Lawyer for woman beaten by officer looks at libel suit
John Phillips says State Attorney's Office lied about Mayra Martinez
JACKSONVILLE, Fla. – The attorney for a woman beaten by a Jacksonville police officer while wearing handcuffs said he might sue the State Attorney's Office for libel after it released information about his client in a disposition statement that the attorney said is untrue.
After prosecutors released the statement, which explained why they would not be filing felony charges against the officer, John Phillips announced that he would be requesting that an independent prosecutor review the case.
Phillips also accused the State Attorney's Office of lying about his client in the statement.
His client, Mayra Martinez, was arrested in April on charges of trespassing and resisting arrest. A violent takedown during her arrest was captured on video by a bystander in the parking lot of Scores, an adult club on University Boulevard at Philips Highway.
Surveillance video at the Duval County jail later captured Martinez being shoved against a wall and punched by Officer Akinyemi Borisade while she was still in handcuffs in the sally port. Video inside the jail showed a third altercation, this time between Martinez and a female corrections officer.
The female corrections officer can then be seen in the video grabbing Martinez by the hair and pushing her to the floor after Martinez removed her clothes to take off her belly ring and threw them on the floor. Five male officers are called in to help subdue Martinez while she is naked.
Borisade was immediately fired by JSO, but the videos from that day have set off a firestorm in Jacksonville over how JSO handles arrests, and the disposition statement released by the State Attorney's Office this week added to the flames.
It detailed the criminal background of Martinez, who is the victim in the case, and included medical and other details that Phillips said are false.
“It’s libel. She was libeled. I need to look and see if this is an official record that provides some level of immunity or not,” Phillips said. “If not, there is the possibility of an official claim for libel or criminal libel.”
According to the disposition statement, Martinez, who was charged with trespassing and resisting arrest, was acting erratically.
The disposition statement included details of a 2004 armed robbery arrest and said that Martinez was arrested for DUI in 2012 after drinking three Long Islands and smoking marijuana and that she was arrested in Orange County for resisting and disturbing the peace in 2014. She was convicted of disorderly conduct and brawling and fighting.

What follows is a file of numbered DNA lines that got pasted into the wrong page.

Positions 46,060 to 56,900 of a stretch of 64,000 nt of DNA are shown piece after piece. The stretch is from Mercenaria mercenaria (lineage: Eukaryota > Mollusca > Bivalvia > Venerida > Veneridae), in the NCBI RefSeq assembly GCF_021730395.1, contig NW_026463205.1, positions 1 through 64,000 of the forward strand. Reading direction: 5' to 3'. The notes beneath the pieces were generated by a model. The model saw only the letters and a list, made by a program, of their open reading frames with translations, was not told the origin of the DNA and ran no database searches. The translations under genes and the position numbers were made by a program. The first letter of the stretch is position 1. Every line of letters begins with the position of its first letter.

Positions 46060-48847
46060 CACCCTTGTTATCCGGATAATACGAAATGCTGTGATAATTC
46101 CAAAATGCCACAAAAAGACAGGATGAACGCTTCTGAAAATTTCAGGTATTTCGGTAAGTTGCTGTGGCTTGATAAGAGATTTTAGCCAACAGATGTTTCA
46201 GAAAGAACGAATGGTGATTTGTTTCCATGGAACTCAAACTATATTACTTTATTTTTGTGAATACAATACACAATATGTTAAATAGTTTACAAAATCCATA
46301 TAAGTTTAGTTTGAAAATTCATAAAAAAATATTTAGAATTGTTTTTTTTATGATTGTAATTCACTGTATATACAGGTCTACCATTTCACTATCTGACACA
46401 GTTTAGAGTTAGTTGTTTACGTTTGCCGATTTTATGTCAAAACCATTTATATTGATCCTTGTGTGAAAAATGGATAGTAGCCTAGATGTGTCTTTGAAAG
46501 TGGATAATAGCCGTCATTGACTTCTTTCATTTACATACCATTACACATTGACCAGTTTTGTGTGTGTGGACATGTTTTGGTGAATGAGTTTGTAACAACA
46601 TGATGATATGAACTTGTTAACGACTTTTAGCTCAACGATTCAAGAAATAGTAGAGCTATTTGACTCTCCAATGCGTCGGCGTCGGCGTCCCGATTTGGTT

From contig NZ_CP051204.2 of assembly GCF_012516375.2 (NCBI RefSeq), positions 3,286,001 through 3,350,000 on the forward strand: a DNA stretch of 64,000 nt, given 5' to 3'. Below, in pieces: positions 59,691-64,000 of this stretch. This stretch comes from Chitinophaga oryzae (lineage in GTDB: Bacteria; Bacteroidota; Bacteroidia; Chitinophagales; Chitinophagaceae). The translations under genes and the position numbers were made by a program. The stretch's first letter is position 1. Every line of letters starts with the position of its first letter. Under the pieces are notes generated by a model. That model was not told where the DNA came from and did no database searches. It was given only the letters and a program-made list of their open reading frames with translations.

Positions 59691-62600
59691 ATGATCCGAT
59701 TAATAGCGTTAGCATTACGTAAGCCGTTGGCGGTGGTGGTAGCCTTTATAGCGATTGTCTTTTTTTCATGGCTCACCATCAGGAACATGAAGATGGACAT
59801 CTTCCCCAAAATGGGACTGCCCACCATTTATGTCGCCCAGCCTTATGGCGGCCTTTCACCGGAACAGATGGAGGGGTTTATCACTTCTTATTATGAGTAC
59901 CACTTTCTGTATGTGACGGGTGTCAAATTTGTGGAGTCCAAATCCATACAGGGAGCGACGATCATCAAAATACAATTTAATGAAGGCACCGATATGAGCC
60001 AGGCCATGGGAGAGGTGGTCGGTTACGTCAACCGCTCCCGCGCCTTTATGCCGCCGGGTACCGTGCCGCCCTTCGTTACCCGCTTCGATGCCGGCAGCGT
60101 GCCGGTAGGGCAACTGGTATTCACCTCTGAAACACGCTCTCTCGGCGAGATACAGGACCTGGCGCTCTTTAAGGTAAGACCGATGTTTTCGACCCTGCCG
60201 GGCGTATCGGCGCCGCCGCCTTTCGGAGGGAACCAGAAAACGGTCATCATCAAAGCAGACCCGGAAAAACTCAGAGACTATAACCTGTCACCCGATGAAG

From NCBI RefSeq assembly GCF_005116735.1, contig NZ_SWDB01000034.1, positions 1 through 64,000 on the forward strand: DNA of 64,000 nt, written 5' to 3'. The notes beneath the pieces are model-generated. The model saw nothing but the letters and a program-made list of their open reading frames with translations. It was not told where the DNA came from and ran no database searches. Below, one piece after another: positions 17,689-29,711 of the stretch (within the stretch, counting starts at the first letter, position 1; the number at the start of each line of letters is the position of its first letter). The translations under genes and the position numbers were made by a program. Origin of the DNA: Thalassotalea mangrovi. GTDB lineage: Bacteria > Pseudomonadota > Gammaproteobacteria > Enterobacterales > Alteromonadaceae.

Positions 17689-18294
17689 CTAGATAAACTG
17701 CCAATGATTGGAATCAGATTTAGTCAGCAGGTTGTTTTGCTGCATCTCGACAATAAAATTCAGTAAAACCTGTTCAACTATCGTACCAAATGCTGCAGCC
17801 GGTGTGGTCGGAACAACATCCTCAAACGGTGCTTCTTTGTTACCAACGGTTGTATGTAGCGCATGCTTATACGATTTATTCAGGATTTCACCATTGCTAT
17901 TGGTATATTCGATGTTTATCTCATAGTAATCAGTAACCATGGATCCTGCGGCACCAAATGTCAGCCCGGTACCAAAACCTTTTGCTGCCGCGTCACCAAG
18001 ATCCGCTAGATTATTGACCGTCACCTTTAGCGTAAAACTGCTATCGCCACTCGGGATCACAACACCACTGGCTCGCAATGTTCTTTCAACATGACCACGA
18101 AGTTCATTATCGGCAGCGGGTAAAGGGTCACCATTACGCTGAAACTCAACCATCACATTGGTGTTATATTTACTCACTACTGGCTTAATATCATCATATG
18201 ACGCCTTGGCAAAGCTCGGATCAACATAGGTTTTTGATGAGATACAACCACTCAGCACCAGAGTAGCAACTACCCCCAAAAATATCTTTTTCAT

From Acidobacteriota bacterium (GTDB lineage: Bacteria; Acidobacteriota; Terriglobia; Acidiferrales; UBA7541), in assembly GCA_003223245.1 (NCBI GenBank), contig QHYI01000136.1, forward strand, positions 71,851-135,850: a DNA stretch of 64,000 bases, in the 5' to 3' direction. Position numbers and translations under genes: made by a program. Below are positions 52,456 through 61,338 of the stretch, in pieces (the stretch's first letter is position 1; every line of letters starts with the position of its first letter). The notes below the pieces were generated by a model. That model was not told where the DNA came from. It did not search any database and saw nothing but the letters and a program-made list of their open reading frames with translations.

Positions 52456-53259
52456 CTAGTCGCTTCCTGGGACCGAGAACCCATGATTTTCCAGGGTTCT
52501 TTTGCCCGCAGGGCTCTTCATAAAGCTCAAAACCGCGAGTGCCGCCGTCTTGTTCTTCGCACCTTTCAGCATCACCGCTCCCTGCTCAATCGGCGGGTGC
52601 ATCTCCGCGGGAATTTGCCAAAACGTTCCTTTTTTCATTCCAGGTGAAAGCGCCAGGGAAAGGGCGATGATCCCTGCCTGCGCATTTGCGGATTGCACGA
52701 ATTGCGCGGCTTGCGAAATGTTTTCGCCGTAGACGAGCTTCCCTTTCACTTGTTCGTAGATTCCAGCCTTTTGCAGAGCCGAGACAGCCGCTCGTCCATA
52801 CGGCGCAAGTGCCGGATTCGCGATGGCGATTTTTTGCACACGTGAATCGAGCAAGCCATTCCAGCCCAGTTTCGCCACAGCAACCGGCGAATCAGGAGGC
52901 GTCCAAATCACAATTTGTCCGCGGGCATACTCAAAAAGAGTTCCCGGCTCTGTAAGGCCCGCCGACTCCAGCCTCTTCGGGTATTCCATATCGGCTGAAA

Phillips said releasing the disposition report, which contained humiliating details about Martinez, was intended to attack her credibility in defense of Borisade.
“I'm worried about where we're heading as a city,” Phillips said. “We've got too many issues that are going on unaddressed, and this started as an incident at a parking lot but then turned into an incident in a jail. That … turned into an incident inside the jail and turned into incident after incident and misrepresentations since then.”
The disposition statement also mentioned that Borisade had a criminal history of his own -- petit theft prior to becoming an officer.
Phillips said he wants to complete the case surrounding the officer and his client first, and do that he wants to get a special prosecutor involved. But filing a suit against the State Attorney's Office is a possibility later.
Assistant State Attorney Rich Mantei, who released the disposition statement, said the potential lawsuit is not a concern. He said the statement is a legal document and the background on Martinez is important to the case.
“Well, anytime we're having to assess the relative credibility of any witness, be that the defendant or be that a witness in the case or victim or otherwise, all those things are relevant. We have to take all those things into account, and a lot of other things as well,” Mantei said. “We don't get to ignore it and not mention it. Those are written internal documents. They are our justifications for what we're doing, but it's not as though that stuff is irrelevant. A jury, if a case were to go to trial, would be instructed to consider all of those things.”
As the debate over the case continues, another attorney who specializes in libel law said Phillips might not have a case against the State Attorney's Office.
Attorney George Gabel said because the disposition statement is an official court document, it would be covered against any libel lawsuit.
“The charging report or the official document going out is making some unfortunate statements about the victim in the case, but the job of the State Attorney's Office is to bring charges and opinions about potential criminal activity, and she or he is immune from suit in the performance of duty, just as a judge would be,” Gabel said.
Mantei said he will let Gov. Rick Scott respond to Phillips' demand for a special prosecutor, but he said the State Attorney's Office has been more than fair in the case.
“You do this job long enough, most of the decisions we make make someone unhappy on one side or another,” Mantei said. “You get used to that, and if you're not mature enough to handle that without letting it get to you personally, then you shouldn't be doing it.”
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